Ace Atkins hits the road behind new Spenser, Quinn Colson novels

Ace Atkins has a busy month ahead of him.

On May 1, the crime novelist (The RangerInfamousCrossroad Blues and a fistful of others) begins an eight-stop jaunt in support of Lullaby, his first effort as the new scribe behind Robert B. Parker’s popular series of Spenser novels. Atkins was hand-picked by Putnam and the late Parker’s estate to continue the series, and this first book is getting good early reviews. Of course, the real reaction everyone is waiting for is what happens when the die-hard Spenser fans get hold of the book. If Atkins can please them and manage to construct a fresh take that doesn’t feel like a stale retread – a fine line, to be sure – then it will be a job well done. Having read a good bit of Atkins’ work, I think the series is in good hands, and I hope this opens up a whole new fanbase for him.

A few weeks later – beginning on May 31, to be exact – Atkins will be on tour again, this time supporting The Lost Ones, the second book in his own Quinn Colson series. Atkins introduced Colson, a former Army Ranger who returns home to Mississippi to find a county overrun with corruption and violence, in last year’s well-received book The RangerThe Lost Ones finds Colson, who is now the sheriff of troubled Tibbehah County, trying to bust up a bootleg baby racket that’s taken root in his own backyard. The Ranger was a fun read, and there’s a lot of potential for some good Southern noir in the series and the setting. Atkins lives in Mississippi and is a former crime reporter, so he knows of what he writes, and I’m anticipating great things from the Colson books to come.

Below is the full list of tour dates, ripped straight from the author’s website. If he’s coming to your area, make the time to stop by and try one of his books. He’s a personable guy, takes the time to really have a conversation with his fans at these signings, and he’s a helluva writer.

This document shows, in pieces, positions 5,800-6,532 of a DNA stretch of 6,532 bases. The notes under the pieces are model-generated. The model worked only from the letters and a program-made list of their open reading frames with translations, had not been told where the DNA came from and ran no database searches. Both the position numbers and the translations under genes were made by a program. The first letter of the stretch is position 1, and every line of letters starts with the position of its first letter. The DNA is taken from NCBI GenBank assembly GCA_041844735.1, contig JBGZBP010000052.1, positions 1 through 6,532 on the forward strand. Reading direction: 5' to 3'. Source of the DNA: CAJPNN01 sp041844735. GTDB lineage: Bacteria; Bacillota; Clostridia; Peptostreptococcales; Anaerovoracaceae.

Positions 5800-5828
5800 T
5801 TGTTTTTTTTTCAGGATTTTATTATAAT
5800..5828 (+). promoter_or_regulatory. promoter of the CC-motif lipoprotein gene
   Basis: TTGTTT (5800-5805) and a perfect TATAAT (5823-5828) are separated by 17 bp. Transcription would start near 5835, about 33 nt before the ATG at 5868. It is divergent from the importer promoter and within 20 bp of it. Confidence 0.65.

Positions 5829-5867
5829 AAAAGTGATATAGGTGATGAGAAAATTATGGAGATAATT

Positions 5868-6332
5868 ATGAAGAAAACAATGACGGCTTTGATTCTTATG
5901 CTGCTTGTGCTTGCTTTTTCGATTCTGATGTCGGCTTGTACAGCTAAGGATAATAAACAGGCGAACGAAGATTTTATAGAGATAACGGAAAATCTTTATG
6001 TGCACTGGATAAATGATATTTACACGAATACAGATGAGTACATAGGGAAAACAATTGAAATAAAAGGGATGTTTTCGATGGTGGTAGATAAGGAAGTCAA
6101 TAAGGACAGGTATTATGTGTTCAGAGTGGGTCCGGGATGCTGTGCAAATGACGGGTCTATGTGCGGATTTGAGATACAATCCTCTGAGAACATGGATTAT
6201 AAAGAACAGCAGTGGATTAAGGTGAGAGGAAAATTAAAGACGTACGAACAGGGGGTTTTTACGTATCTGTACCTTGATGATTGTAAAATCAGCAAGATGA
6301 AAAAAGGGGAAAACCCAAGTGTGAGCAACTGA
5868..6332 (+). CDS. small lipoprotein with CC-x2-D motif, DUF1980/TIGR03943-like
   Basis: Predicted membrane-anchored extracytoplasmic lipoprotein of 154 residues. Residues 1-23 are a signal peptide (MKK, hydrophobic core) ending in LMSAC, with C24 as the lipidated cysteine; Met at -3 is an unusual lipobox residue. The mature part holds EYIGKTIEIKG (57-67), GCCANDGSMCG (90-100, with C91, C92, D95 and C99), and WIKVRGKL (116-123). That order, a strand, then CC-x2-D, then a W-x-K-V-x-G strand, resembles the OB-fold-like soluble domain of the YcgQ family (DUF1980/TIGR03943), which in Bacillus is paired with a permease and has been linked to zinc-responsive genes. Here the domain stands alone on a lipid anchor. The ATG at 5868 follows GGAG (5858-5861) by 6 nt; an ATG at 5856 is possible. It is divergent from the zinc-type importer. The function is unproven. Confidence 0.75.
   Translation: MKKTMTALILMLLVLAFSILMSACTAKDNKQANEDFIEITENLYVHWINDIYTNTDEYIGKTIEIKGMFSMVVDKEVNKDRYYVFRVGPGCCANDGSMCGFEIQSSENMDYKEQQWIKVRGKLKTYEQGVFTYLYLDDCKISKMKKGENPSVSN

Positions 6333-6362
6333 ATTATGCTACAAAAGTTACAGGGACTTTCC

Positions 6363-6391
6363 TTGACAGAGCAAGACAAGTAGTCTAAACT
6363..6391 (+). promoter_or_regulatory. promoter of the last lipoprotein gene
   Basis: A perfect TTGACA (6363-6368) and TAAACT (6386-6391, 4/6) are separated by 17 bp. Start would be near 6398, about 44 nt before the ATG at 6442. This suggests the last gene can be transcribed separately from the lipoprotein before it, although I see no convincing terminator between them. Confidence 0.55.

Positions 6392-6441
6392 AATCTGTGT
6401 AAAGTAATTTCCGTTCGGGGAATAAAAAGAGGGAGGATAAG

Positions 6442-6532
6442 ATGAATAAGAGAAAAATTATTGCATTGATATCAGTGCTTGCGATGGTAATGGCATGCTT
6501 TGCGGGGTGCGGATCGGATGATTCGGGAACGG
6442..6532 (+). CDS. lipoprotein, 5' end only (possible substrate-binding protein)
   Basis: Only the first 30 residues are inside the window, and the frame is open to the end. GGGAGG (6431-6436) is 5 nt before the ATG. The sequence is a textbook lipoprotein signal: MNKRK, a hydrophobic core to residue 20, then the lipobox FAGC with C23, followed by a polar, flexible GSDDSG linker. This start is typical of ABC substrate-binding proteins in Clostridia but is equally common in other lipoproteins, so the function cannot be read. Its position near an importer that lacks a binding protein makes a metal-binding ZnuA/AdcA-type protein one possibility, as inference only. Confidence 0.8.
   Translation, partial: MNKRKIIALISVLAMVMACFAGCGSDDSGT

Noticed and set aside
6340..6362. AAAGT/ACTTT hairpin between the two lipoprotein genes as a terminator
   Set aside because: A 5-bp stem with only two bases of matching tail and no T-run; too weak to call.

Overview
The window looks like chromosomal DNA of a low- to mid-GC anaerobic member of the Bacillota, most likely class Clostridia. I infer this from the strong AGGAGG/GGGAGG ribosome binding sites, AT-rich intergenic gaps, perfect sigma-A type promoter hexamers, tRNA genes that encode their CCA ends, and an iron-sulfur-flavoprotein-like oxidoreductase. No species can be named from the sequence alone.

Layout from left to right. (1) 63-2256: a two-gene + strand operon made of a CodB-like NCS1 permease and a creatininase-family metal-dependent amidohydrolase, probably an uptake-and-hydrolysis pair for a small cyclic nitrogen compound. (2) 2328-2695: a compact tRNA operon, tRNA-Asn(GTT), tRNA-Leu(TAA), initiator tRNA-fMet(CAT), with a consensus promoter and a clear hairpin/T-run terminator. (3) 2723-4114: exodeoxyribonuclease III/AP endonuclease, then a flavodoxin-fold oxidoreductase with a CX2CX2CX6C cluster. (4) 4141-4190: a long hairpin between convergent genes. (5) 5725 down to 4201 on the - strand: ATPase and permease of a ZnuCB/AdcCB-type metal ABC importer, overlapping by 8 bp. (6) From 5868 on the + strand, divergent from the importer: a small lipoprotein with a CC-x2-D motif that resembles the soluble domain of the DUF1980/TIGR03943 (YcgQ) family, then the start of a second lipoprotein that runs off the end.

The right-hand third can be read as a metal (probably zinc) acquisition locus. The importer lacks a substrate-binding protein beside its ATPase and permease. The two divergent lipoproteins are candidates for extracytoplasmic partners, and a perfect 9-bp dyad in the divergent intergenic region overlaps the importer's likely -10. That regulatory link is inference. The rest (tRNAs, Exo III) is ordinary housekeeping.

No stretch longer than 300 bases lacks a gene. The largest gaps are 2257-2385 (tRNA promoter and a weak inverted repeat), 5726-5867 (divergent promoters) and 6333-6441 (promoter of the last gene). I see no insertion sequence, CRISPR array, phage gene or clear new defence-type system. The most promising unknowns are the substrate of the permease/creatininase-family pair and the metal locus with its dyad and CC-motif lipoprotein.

Lullaby Tour, Summer 2012
Tuesday, May 1: New York, New York | Mysterious Bookshop
Wednesday, May 2: New York, New York
Thursday, May 3, 4:30 p.m.: Boston, Massachusetts | Project Jumpstart
Friday, May 4, 7:00 p.m.: Boston, Massachusetts | Porter Square Books
Saturday, May 5, 2:00 pm: Minneapolis, Minnesota | Once Upon A Crime
Sunday: May 6, 12:30 p.m.: Milwaukee, Wisconsin | Mystery One
Monday: May 7, 7:30 p.m.: Denver, Colorado | Tattered Cover
Tuesday, May 8, 7:00 p.m.: Scottsdale, Arizona | Poisoned Pen

The Lost Ones Tour, Summer 2012
Thursday, May 31: Oxford, Mississippi | Square Books
Friday, June 1: Birmingham, Alabama | Books-A-Million
Saturday, June 2: Houston, Texas | Murder By The Book
Sunday, June 3: New Orleans, Louisiana | Faulkner House
Tuesday, June 5: Memphis, Tennessee | The Booksellers at Laurelwood
Wednesday, June 6: Austin, Texas | BookPeople
Thursday, June 7: St. Louis, Missouri | Library Event
Friday, June 8: Nashville, Tennessee | Parnassus Books
Saturday, June 9: Montgomery, Alabama | Capitol Book & News
Wednesday, June 13: Jackson, Mississippi | Lemuria
Thursday, June 14: Tampa, Florida | Inkwood
Thursday, June 14: St. Petersburg, Florida | Haslam’s

So, what are your thoughts on characters like Spenser continuing on without the original author? Good idea, if in the right hands? Greedy cash grab? Blasphemy? Personally, I like the idea of having other authors interpret established characters – imagine Neil Gaiman writing a “Dark Tower” novel, or Michael Crichton’s take on James Bond. You still have the originals if that’s all you want, but you can also get different perspectives on your tried-and-true favorites.

What do you think?